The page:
Brooks: Oklahoma is OK

Speedster sticks with first school that showed interest

With an Oklahoma t-shirt on, Daniel Brooks shares a laugh with brother Elijah (left) at a Tiger basketball game last week. 
Reporter/Cliff Dungan With an Oklahoma t-shirt on, Daniel Brooks shares a laugh with brother Elijah (left) at a Tiger basketball game last week. Reporter/Cliff Dungan While Texas and Oklahoma St. were chomping hard at the bit to throw a last-gasp recruiting rope around Daniel Brooks, he listened to his heart and remained loyal to the school that first showed they cared.

Brooks officialy inked a letter of-intent to play football at the University of Oklahoma next season Wednesday morning in RHS Gymnasium.

When the Sooners first showed interest in Brooks during his junior year, the 5-foot- 9, 175- pounder only had one scholarship offer—from New Mexico.

“ That’s has something to do with it,” he said of the Sooners’ early connection, “ to do it as quickly as they did. And, it’s just a prestigious school with all that they’ve done and accomplished.

“Plus, the way they treated my family, like they had known them forever. They never pressured me, they never downgraded another school.”

After Oklahoma came calling— led by offensive coordinator and former Sooner quarterback Josh Heupel—the avalanche began.

Brooks committed to the Soon- ers on March 10, 2011 and has wavered little since then.

“We like it when students at Rockdale get the experience to go play athletics in college,” said Rockdale Athletic Director Jeff Miller. “He’s worked extremely ha rd his ent ire hig h school career. I’m excited for him and his family.”

While most recruiting services have Brooks listed as a defensive back or “athlete”, he insists that he will be line up at running back at Oklahoma.

“I’m going to play running back,” he says empahtically. “That’s my passion...that’s where I want to play.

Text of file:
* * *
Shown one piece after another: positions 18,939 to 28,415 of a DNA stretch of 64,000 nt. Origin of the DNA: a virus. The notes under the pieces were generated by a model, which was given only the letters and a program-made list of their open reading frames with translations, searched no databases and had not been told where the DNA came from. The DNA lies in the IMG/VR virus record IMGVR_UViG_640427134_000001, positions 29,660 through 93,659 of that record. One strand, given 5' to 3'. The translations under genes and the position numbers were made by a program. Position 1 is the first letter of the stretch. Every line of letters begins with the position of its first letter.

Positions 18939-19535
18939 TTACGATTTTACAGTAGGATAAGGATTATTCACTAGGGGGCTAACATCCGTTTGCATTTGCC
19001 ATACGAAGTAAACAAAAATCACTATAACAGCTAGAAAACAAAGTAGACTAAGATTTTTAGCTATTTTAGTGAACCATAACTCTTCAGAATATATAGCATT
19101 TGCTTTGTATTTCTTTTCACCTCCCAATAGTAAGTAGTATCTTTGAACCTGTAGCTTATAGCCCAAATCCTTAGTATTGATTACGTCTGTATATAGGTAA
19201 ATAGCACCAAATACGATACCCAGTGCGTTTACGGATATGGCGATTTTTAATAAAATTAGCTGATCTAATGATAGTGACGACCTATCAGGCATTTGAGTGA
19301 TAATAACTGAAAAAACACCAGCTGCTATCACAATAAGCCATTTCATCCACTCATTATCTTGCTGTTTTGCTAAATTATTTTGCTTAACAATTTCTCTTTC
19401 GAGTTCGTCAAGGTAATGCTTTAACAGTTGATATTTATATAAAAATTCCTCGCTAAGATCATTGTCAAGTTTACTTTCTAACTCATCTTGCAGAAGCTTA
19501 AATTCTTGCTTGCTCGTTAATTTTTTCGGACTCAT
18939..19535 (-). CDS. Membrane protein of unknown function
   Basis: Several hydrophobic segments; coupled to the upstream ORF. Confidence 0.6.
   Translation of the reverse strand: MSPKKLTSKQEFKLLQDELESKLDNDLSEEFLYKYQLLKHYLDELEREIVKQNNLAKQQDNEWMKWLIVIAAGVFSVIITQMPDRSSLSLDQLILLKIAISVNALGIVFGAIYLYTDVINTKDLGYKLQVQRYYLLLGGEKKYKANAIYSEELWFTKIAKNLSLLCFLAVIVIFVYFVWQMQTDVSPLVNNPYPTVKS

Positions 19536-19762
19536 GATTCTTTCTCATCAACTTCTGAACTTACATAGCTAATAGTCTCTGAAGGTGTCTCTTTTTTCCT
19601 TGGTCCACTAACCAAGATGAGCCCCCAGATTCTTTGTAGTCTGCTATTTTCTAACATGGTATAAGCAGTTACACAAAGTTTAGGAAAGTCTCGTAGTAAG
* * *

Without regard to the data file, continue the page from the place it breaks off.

“I’ll play on either side of the ball, but I’d prefer to play running back.” has Brooks—who runs a 4.4 40-yard dash—listed as the 35th best recruit in the state as an athete.

Oklahoma has a histor y of producing great running backs, including Adrian Peterson, Greg Pruitt, Billy Sims and Steve Owens.

Owens and Sims captured the Heisman Trophy.

Brooks is excited to be a part of that lineage.

“It’s a great feeling. I always thought about that, about being a possible Heisman candidate. I will have personal goals as well as team goals.”

Brooks found the recruiting process “ f lattering” but also “overwhelming and stressful”, but unlike many recruits, he had a solid family foundation full of athletes that helped guide him along the perilous path.

“ I didn’t understand what stress was and the daily calling and everybody calling,” he explained. “But, knowing I was not on my own and to get their imput and feed back was very helpful.”

From his grandfather to his uncles and father, all oustanding athletes that had been through this process before, he felt blessed to have the support.

“They were there to show me how to make the right choice and keep the stress level down.”

Brooks received offers from just about every major school, including Texas, Oklahoma St., Texas Tech, California, Nebraska, Stanford, UCLA and LSU.

Now that he has moved back home, f rom now on, whenever Daniel Brooks is listed on a roster or his name is called on television, it will mention his hometown of Rockdale.

“I want it to say Rockdale. That was important too me.”


State of the position: It remains unclear what position Brooks will end up playing at Oklahoma, though he has been told he will get his first shot at running back. Regardless, Brooks is a dynamic playmaker who has the explosiveness to be a good return man and would be terrific in the backfield or the slot.

Pros: “Brooks is a diminutive, shifty scatback type with upside as a return specialist. He is short and wiry, but tougher as an in-line runner than you might think. He has a great first step and explosiveness, shows good vision and can make good decisions in the hole.”

Cons: “Overall quickness outweighs his top end speed. The intriguing thing about Brooks is that he doesn’t always show sudden stop/start ability given his size and footwork.”

Similar to/potential role: Roy Finch. A dynamic playmaker who will need the ball in his hands.

Expected impact: 2012. If the Sooners give Brooks the opportunity to return kickoffs and punts, he could have an immediate impact. If not, a redshirt season may be in the cards for Brooks.


Yards rushing (career)—3,670
300-yard games—2 (1st all-time,
only 2 in RHS history)
Touchdowns (career)— 42
Touchdowns (season)—22 (1st
Trips to state track meet—2
State medals—2 (Gold in 100;
bronze in the 110 - meter hurdles). District track championships—

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